2. is not subject to federal or state enforcement action or on the state or national list of contaminated sites; and

3. meets any other relevant factors, including the statewide portfolio factors, as the commissioner determines.

The second step occurs if the commissioner approves the nomination and an eligible applicant applies to have the property admitted into the program. The applicant must show that the brownfield still meets the above criteria and that he or she:

1. qualifies as an innocent landowner, bona fide prospective, or contiguous property owner;

2. did not contaminate the property and is not affiliated with the party that did; and

3. did nothing to pollute the state's waters.

Brownfields Participating in Other Remediation Programs

The act specifies that brownfields being remediated under the Transfer Act or DEEP's voluntary remediation and covenant not to sue programs are eligible for acceptance in the Limited Liability Program if they meet its criteria. Prior law allowed properties only in the voluntary remediation and covenant not to sue programs to participate in the Limited Liability Program.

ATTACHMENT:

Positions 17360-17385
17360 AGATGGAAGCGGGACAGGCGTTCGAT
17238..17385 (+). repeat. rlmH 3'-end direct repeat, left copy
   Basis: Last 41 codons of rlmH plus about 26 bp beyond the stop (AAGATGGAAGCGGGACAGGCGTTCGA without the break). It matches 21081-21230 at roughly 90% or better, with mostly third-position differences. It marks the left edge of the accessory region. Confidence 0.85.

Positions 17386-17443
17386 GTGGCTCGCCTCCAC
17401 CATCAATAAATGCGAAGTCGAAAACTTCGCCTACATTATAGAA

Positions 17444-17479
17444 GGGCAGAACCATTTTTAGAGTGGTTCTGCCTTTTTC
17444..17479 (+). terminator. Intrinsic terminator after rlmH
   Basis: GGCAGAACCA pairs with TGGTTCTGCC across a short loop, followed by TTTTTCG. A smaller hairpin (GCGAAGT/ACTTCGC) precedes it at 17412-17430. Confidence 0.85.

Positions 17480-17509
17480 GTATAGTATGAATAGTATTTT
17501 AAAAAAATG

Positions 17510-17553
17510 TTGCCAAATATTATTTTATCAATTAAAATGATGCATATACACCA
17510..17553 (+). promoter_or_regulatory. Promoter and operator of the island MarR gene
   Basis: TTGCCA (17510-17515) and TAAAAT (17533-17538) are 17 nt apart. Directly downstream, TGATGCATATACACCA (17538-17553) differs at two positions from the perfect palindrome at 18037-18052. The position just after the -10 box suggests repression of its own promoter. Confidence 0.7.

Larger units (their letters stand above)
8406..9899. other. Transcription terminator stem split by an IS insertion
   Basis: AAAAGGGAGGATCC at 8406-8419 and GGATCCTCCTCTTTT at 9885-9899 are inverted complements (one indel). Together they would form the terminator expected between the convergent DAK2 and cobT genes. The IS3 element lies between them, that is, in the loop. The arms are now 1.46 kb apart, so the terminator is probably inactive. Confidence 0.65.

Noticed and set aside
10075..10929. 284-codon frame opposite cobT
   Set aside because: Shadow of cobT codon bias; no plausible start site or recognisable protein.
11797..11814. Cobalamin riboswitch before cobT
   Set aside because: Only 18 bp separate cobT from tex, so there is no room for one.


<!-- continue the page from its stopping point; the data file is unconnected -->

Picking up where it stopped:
Fee Installment Payments

Timeframes. The act gives applicants more time to pay the program's application fee, which they must pay in two installments. By law, applicants accepted into the program must pay a fee equal to 5% of the brownfield's assessed value as of the municipality's most recently completed grand list. They pay the fee to the DEEP commissioner.

Under prior law, an applicant had to pay the first installment within 180 days after being notified that the DECD commissioner accepted the brownfield into the program. The act gives the applicant 180 days from that date or the date he or she takes title to the property, whichever is later.

The act changes the timeframe for paying the second installment. Under prior law, the applicant had to pay the second installment to the DEEP commissioner within four years after being notified that the DECD commissioner accepted the application. Under the act, the applicant must pay the installment within four years after the date the commissioner accepts the application.